Friday, November 27, 2009 11/27/09 - lincoln ejects a visitor

In today's encore excerpt - the
portrait artist Francis Bicknell Carpenter
(1830-1900), who used the White House as a
studio while painting Abraham Lincoln,
studied and painted Lincoln for nearly six
months. On at least one notable occasion, he
saw the forceful side of Lincoln's
personality. He wrote:

"It has been the business of my life to study
the human face, and I have said repeatedly to
friends that Mr. Lincoln had the saddest face
I ever attempted to paint. During some of the
dark days of the spring and summer of 1864, I
saw him at times when his care-worn, troubled
appearance was enough to bring the tears of
sympathy into the eyes of his most bitter
opponents. I recall particularly one day,
when, having occasion to pass through the
main hall of the domestic apartments, I met
him alone, pacing up and down a narrow
passage, his hands behind him, his head bent
forward upon his breast, heavy black rings
under his eyes, showing sleepless
nights--altogether such a picture of the
effects of sorrow and care as I have never
seen! ...

"A great deal has been said of the uniform
meekness and kindness of heart of Mr.
Lincoln, but there would sometimes be
afforded evidence that one grain of sand too
much would break even this camel's back.
Among the callers at the White House one day
was an officer who had been cashiered from
the service. He had prepared an elaborate
defense of himself, which he consumed much
time in reading to the President. When he had
finished, Mr. Lincoln replied that even upon
his own statement of the case, the facts
would not warrant executive interference.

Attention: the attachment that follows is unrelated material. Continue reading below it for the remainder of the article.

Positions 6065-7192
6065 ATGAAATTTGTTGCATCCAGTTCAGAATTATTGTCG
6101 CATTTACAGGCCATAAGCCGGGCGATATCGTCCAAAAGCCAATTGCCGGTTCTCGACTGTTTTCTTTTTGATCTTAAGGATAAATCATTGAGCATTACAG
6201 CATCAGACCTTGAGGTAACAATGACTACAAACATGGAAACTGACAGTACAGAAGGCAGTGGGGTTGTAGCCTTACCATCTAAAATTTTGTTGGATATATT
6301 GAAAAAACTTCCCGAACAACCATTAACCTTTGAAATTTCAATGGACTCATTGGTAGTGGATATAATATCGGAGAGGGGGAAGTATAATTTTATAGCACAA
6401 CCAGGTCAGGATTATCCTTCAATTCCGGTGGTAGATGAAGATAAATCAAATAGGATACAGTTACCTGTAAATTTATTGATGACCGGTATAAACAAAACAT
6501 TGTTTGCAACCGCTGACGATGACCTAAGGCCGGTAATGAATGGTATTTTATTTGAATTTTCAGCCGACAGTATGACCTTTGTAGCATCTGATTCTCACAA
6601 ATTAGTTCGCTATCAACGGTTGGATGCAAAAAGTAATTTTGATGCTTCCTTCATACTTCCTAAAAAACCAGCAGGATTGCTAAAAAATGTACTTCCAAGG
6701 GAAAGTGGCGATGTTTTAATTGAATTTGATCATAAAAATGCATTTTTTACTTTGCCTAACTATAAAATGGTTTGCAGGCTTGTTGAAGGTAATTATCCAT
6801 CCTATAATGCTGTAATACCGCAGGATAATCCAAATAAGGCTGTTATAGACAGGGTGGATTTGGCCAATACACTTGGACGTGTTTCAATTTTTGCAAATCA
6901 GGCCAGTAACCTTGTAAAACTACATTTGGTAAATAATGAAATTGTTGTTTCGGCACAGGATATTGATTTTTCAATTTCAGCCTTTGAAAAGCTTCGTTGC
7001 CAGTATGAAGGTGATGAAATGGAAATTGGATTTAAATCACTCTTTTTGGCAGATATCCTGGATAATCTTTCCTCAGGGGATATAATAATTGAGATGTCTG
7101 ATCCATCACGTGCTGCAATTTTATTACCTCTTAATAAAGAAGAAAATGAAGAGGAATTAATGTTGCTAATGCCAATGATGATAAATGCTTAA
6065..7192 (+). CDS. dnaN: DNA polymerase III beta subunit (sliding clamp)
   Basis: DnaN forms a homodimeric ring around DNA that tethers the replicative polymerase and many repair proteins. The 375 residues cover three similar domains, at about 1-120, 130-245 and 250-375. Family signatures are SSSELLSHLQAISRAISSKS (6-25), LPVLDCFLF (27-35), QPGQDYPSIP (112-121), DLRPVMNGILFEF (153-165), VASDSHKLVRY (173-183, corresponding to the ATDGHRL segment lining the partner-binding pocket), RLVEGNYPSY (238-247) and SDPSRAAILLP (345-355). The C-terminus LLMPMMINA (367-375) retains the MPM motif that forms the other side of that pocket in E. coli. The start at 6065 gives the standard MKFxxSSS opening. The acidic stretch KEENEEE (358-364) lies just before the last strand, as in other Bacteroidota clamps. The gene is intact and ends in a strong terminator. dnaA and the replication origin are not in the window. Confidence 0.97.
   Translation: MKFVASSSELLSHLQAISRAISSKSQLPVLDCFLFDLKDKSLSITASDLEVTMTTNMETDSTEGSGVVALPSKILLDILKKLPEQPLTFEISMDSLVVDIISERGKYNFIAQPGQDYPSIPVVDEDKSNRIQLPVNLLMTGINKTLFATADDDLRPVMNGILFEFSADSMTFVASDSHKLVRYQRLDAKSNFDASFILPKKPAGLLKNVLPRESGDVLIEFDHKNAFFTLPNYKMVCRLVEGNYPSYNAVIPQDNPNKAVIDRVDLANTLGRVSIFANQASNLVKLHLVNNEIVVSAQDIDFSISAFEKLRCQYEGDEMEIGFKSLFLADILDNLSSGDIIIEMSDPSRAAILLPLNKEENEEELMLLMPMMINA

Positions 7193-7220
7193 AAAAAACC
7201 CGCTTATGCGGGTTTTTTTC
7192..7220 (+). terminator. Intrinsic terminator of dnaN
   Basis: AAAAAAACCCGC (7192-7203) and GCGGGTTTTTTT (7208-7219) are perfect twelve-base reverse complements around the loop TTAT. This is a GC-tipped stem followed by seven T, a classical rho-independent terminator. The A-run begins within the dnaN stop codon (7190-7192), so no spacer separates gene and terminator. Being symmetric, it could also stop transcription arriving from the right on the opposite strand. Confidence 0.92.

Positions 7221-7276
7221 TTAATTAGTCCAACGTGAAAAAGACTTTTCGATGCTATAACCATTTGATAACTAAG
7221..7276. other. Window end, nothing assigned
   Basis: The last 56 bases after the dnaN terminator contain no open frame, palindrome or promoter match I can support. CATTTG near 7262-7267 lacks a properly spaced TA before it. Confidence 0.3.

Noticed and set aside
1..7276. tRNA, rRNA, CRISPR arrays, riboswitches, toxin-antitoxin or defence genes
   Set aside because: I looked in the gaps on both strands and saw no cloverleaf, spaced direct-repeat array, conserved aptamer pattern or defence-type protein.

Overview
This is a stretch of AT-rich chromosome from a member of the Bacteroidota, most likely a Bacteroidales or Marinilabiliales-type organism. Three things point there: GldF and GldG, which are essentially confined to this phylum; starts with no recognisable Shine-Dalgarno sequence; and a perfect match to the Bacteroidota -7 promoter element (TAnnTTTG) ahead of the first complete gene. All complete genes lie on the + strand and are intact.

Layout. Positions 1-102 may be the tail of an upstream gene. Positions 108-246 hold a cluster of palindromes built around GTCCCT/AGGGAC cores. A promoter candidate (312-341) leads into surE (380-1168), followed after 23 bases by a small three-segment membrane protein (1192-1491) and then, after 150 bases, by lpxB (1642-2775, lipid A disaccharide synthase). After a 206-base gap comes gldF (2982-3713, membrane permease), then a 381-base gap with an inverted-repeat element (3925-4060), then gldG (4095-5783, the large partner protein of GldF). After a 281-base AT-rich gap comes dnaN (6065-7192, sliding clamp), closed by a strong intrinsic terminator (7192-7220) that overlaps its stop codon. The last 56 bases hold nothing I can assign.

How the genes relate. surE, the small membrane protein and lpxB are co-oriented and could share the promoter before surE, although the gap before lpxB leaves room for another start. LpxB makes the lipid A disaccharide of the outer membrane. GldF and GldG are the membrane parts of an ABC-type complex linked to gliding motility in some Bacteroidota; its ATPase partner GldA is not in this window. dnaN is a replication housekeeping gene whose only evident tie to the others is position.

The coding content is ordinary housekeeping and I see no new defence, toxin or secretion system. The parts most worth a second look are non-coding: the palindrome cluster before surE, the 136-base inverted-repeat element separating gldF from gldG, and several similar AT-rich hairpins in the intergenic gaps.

Disappointed, and considerably crestfallen,
the man withdrew. ...

"[However, the man returned on two additional
occasions and presented the same case in its
entirety, and was twice again dismissed]
Turning very abruptly, the officer said:
'Well, Mr. President, I see you are fully
determined not to do me justice!' This was
too aggravating, even for Mr. Lincoln.
Manifesting, however, no more feeling than
that indicated by a slight compression of the
lips, he very quietly arose, laid down a
package of papers he held in his hand, and
then suddenly seized the defunct officer by
the coat-collar, he marched him forcibly to
the door, saying, as he ejected him into the
passage: 'Sir, I gave you fair warning never
to show yourself in this room again. I can
bear censure, but not insult!' In a whining
tone the man begged for his papers, which he
had dropped. 'Begone, sir,' said the
President, 'your papers will be sent to you.
I never wish to see your face again.' "

Harold Holzer, Lincoln as I Knew Him,
Algonquin, Copyright 1999 by Harold Holzer,
pp. 193-195.


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